TORONTO - Mark Streit probably hasn't been picked in many hockey pools but he may be on his way to showing why that was an oversight.
The 29-year-old Swiss blue-liner played the right point on Montreal's top power-play unit in Wednesday night's season-opening win at Carolina, filling the spot vacated by Sheldon Souray after he signed with the Edmonton Oilers this summer.
So far, so good. Streit scored on a powerful blast and the Habs power play picked up where it left off last season as the NHL's No. 1-ranked unit, scoring three times against the Hurricanes in a 3-2 overtime win.
"I've been a point guy in other leagues and in world championships and Olympics," Streit said Thursday after practice. "So I don't put any pressure on myself now."
The Habs are in Toronto preparing for Saturday's game with the Maple Leafs at Air Canada Centre (7 p.m. ET).
One game out of 82 doesn't answer whether the Canadiens will ultimately be able to survive Souray's loss. He was second in the NHL with 19 power-play goals last season, leaving what seems like a gaping hole on Montreal's power play.
But star forward Alexei Kovalev, another member of the top unit, says Streit can do the job despite not having the same rocket fuel on his shot compared to Souray.
"If Mark Streit hits the net 99 per cent of the time with a weaker shot, I'm sure you're going to score on 50 or 40 per cent of it," argued Kovalev.
"So there's pluses and minuses either way. But a hard shot is not always the most important on the power play. It's all about how you're hitting the net."
With Souray gone, the Habs coaching staff has been preaching shoot, shoot, shoot to the rest of the unit, which also includes Saku Koivu, Chris Higgins and sometimes Micheal Ryder up front and the talented Andrei Markov on the left point.
"Obviously Sheldon was a pure shooter," said assistant coach Doug Jarvis, who helps oversee the power play. "We don't want the philosophy to change. We want the people who fill in to that spot to continue to think shot. ...
"We're continuing to stress and work off the philosophy of being a shooting power play. And not just from the point but also some other areas. The philosophy is there to shoot and then we'll make things happen off of that."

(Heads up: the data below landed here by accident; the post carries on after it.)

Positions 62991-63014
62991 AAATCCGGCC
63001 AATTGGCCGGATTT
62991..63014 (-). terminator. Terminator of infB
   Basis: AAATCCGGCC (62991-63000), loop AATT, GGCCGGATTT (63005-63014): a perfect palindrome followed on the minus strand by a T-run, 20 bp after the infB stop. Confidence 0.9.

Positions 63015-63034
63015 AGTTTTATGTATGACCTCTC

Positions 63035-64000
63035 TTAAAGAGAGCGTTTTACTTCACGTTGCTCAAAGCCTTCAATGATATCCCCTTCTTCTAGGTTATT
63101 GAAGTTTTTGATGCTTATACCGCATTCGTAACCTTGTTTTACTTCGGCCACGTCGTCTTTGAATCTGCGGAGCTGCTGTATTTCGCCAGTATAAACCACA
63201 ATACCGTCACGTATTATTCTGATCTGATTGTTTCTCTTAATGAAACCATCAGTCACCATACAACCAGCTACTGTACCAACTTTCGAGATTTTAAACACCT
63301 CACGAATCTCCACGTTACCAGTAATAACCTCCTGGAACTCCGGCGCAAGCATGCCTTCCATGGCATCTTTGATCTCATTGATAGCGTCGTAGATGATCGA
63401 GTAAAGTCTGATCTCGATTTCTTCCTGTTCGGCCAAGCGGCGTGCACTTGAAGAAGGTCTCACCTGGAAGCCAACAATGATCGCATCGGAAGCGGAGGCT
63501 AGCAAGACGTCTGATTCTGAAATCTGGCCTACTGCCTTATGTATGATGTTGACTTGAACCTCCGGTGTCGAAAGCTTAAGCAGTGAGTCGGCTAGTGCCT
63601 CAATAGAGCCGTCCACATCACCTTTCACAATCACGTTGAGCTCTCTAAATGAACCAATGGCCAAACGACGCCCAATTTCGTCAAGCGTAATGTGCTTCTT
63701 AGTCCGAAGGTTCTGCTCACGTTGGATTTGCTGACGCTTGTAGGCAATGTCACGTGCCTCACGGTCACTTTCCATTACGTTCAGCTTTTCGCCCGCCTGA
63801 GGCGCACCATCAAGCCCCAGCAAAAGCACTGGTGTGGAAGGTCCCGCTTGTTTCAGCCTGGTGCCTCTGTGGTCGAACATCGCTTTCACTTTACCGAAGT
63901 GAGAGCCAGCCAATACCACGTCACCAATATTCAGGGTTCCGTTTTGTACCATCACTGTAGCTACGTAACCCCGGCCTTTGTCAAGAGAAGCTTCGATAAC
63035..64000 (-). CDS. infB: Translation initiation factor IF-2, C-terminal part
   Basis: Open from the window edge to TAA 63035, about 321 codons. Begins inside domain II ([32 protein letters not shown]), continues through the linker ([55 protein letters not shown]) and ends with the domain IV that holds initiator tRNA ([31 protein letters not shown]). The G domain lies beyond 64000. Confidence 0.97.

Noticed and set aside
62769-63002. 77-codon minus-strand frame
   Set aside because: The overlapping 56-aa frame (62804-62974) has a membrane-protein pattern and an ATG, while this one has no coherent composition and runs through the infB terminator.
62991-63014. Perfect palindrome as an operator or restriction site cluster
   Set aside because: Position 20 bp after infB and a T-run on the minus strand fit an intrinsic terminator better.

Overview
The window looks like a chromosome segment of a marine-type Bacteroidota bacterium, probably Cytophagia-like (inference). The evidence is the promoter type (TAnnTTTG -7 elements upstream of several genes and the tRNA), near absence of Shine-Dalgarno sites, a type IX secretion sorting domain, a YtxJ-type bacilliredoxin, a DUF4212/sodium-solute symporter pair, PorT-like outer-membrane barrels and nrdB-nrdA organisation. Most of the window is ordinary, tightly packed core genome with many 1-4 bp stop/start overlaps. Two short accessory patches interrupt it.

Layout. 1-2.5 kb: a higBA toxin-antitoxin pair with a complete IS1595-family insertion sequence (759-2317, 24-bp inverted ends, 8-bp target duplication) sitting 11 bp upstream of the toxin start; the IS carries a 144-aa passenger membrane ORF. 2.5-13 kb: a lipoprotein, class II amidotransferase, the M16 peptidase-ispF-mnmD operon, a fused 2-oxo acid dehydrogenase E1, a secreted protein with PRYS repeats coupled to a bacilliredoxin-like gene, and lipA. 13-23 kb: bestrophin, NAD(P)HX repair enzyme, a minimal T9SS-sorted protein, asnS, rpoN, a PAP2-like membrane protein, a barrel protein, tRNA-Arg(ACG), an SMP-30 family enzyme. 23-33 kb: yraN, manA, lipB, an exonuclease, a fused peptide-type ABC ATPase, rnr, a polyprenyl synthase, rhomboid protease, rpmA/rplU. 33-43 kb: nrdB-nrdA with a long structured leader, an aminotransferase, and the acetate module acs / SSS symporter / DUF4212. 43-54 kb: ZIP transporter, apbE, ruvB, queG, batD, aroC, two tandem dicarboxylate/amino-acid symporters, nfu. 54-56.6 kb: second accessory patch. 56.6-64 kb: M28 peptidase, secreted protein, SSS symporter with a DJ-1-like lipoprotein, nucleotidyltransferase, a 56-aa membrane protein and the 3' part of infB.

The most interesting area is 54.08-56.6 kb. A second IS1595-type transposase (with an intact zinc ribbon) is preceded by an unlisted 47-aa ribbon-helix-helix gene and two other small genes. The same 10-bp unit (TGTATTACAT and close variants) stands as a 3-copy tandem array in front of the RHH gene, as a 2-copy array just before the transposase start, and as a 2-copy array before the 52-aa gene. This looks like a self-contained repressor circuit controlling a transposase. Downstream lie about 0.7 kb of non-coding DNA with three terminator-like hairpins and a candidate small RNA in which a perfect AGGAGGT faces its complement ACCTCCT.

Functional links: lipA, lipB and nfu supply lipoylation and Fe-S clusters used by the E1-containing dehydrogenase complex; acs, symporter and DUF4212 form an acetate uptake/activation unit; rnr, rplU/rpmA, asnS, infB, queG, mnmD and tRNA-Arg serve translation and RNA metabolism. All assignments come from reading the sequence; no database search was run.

Streit has a decent shot, he just hasn't had that much of a chance to show it in the NHL. He was largely on Montreal's second power-play unit last season, which didn't get nearly as much ice time. Now the Habs are giving him a chance.
"He can shoot the puck," said Jarvis. "That's an asset that he has. We've been working with him and telling him, 'When the puck comes across, we need you to shoot it."'
Streit comes at a bargain price of US$600,000 this season, although he'll be an unrestricted free agent at year's end.
He has proved a valuable piece for the Canadiens, filling in on forward last year for a number of games when the Habs were hit by injuries. He played so well, in fact, that some observers were surprised to see him back on defence at training camp.
He finished with 10 goals and 26 assists in 76 games while moving back and forth last season. He insists he doesn't mind.
"Playing either position gives me more of a chance to play which for me is an advantage," said Streit, Montreal's ninth-round choice, 262nd overall, in the 2004 NHL entry draft.
Even playing the right point on the power play is different since he usually plays the left side as a left-handed defenceman. No biggie, he says.
"On the right side, I'm open for a one-timer," said Streit. "So it's not a big change or a big adjustment. I feel just as good on the right side."
Perhaps he'll be a sleeper pick with all the extra power-play time, but Streit blushed when asked whether he told his friends in Switzerland to choose him in their hockey pools.
"No I didn't," he said quickly. "I don't think too much about being on the first power play. I have to earn my spot. I have to show it every day and every practice. So I'm not about to send a message to all of Europe."